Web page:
Currently, many of the traditional big data solutions that make real-time decisions require users to be very tech-savvy and require substantial coding. However, in 2016, we will probably see more companies purchasing tools that can be easily used by non-technical users. This is because there is currently a shortage of data scientists and the average salary of an entry level data scientist is quite high compared to that of an entry level analyst. Many companies just can’t afford to have data scientists on staff.  Also, customer facing groups want to be able to see results in real-time and not wait for the IT or data science group to get them the information they need. Solutions will still need to be set up by data scientists and software engineers, however, once the solution is set up, non-technical groups such as marketing and customer service will be the ones accessing the data and writing simple queries to find the information that they need in real-time.

2016 will definitely be an exciting time for big data! The Entrigna team is looking forward to working with companies in the next year to discover how we can help them make and achieve their big data goals! For more information on Entrigna please e-mail info@entrigna.com.

Value Proposition of Business Decisions - A Systemic Perspective

In today’s competitive environment, critical & timely business decisions significantly impact business outcomes such as improving customer relationships, increasing revenues, optimizing cost & resources, improving performance, maximizing operational efficiencies and even saving lives. The ability to make business decisions intuitively & pertinently is heavily dependent upon availability & accessibility of business information & data. Every business event, such as a customer purchasing a product, yields business data. Such data, resulting from business applications, processes, transactions, operations, business-partnerships, competition etc. inherently contains valuable knowledge & business insights about customers, products, policies, systems, operations, competitors etc., that helps in making business decisions. Typical steps in deriving decisions involve collecting required data, analyzing data by applying intelligence-mining techniques & business rules, extracting interesting insights & new intelligence, understanding context & applicability of such information and finally arriving at decisions in terms of what business actions can be taken.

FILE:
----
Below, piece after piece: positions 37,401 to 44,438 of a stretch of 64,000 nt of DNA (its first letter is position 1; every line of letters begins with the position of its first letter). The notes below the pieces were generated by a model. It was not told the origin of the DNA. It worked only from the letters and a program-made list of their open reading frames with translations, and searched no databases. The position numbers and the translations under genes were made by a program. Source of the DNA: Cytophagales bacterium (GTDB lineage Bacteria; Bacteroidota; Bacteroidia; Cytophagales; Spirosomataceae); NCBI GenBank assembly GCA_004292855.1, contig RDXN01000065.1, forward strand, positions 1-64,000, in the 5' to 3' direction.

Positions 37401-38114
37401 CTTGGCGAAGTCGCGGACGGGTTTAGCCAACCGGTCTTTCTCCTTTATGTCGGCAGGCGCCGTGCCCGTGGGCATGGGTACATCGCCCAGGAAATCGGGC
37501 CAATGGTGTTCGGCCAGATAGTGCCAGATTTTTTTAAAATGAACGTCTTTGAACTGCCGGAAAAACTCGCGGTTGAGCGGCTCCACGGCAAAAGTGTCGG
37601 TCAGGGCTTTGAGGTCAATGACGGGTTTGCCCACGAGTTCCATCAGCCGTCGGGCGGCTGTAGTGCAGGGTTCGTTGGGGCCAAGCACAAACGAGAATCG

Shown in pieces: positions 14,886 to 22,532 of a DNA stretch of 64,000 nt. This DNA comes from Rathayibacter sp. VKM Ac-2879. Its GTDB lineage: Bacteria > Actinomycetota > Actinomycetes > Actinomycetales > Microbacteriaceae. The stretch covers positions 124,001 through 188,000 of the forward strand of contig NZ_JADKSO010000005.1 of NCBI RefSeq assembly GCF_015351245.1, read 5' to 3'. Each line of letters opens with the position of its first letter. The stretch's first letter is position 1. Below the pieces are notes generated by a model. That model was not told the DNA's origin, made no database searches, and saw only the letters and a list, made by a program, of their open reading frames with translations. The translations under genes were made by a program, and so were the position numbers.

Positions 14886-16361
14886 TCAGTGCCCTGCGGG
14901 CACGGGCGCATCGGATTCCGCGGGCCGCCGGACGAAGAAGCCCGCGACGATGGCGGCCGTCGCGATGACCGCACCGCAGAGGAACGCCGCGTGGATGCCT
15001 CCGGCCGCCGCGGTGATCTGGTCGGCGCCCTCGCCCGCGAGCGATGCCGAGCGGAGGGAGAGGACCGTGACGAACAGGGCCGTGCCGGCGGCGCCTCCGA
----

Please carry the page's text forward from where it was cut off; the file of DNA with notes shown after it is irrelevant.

The value proposition of a business decision is measured in terms of its effectiveness in generating expected benefits while accomplishing one or more business goals & outcomes. There are many factors that affect the effectiveness or the value of a business decision. One of the key factors is the decision-action-latency which is defined as the total time taken, after business event(s) occurred, to collect required data, analyze data, extract new insights & intelligence, understand the applicability of such new information and finally arrive at actionable decisions. According to Dr. Richard Hackathorn, an eminent BI analyst & creator of Time-Value curves, the value of data required to make an actionable business decision degrades as time lapses by after pertinent business events have occurred. This is shown in the following Time-Value curve:

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The decision-action-latency in turn is cumulative of 1] ‘data-latency’ defined as time taken to collect and store the data, 2] ‘analysis-latency’ defined as time taken to analyze the data & extract new insights & new intelligence and 3] ‘decision-latency’ defined as time taken to understand the context & applicability of such new insights & intelligence and to arrive at decisions in terms of what business actions can be taken.

It has to be mentioned here that business decisions can be strategic or tactical in nature. In case of strategic decisions, the value or effectiveness is potentially realized even though the underlying data used to make decisions can be very old accumulated over longer periods of time. Essentially the slope of the Time-Value curve would be small per se with very gradual decrease in value over time. Typically, strategic decisions are based on mining large data comprising of historical observations collected from several business events over a period of time. A retail store making a decision about when to run beer sales is an example of a strategic decision. For example, a retail store after inferring from store sales data that men who purchase diapers over the weekend also tend to buy beer at the same time can make a strategic decision to capitalize on this information to put the beer near the diapers and run beer sales over the weekends.